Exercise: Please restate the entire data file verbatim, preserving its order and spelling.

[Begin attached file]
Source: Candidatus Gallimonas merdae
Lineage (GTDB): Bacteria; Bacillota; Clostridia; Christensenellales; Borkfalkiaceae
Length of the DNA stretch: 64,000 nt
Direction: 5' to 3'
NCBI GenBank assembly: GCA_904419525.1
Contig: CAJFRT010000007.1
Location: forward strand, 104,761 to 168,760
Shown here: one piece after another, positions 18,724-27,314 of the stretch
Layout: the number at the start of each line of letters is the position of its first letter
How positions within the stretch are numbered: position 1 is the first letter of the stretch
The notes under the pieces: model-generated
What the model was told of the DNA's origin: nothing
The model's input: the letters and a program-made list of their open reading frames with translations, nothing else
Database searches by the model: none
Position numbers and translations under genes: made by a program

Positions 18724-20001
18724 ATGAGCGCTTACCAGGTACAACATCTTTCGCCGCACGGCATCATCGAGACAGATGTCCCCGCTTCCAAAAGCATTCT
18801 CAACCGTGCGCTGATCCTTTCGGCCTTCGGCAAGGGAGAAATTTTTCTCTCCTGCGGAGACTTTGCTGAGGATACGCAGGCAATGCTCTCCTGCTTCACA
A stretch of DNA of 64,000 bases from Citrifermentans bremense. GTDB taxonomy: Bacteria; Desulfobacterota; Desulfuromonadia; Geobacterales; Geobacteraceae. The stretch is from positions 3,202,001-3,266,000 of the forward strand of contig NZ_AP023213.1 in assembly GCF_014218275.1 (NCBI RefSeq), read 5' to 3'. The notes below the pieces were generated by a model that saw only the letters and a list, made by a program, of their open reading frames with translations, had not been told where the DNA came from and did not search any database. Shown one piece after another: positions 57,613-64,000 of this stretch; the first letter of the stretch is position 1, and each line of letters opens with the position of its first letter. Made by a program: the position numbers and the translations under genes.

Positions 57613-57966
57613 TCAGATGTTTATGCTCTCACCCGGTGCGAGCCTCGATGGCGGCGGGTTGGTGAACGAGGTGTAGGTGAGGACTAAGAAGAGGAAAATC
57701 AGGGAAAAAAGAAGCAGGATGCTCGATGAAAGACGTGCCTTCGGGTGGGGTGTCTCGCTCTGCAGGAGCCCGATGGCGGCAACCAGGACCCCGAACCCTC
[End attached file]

Source: Candidatus Gallimonas merdae
Lineage (GTDB): Bacteria; Bacillota; Clostridia; Christensenellales; Borkfalkiaceae
Length of the DNA stretch: 64,000 nt
Direction: 5' to 3'
NCBI GenBank assembly: GCA_904419525.1
Contig: CAJFRT010000007.1
Location: forward strand, 104,761 to 168,760
Shown here: one piece after another, positions 18,724-27,314 of the stretch
Layout: the number at the start of each line of letters is the position of its first letter
How positions within the stretch are numbered: position 1 is the first letter of the stretch
The notes under the pieces: model-generated
What the model was told of the DNA's origin: nothing
The model's input: the letters and a program-made list of their open reading frames with translations, nothing else
Database searches by the model: none
Position numbers and translations under genes: made by a program

Positions 18724-20001
18724 ATGAGCGCTTACCAGGTACAACATCTTTCGCCGCACGGCATCATCGAGACAGATGTCCCCGCTTCCAAAAGCATTCT
18801 CAACCGTGCGCTGATCCTTTCGGCCTTCGGCAAGGGAGAAATTTTTCTCTCCTGCGGAGACTTTGCTGAGGATACGCAGGCAATGCTCTCCTGCTTCACA
A stretch of DNA of 64,000 bases from Citrifermentans bremense. GTDB taxonomy: Bacteria; Desulfobacterota; Desulfuromonadia; Geobacterales; Geobacteraceae. The stretch is from positions 3,202,001-3,266,000 of the forward strand of contig NZ_AP023213.1 in assembly GCF_014218275.1 (NCBI RefSeq), read 5' to 3'. The notes below the pieces were generated by a model that saw only the letters and a list, made by a program, of their open reading frames with translations, had not been told where the DNA came from and did not search any database. Shown one piece after another: positions 57,613-64,000 of this stretch; the first letter of the stretch is position 1, and each line of letters opens with the position of its first letter. Made by a program: the position numbers and the translations under genes.

Positions 57613-57966
57613 TCAGATGTTTATGCTCTCACCCGGTGCGAGCCTCGATGGCGGCGGGTTGGTGAACGAGGTGTAGGTGAGGACTAAGAAGAGGAAAATC
57701 AGGGAAAAAAGAAGCAGGATGCTCGATGAAAGACGTGCCTTCGGGTGGGGTGTCTCGCTCTGCAGGAGCCCGATGGCGGCAACCAGGACCCCGAACCCTC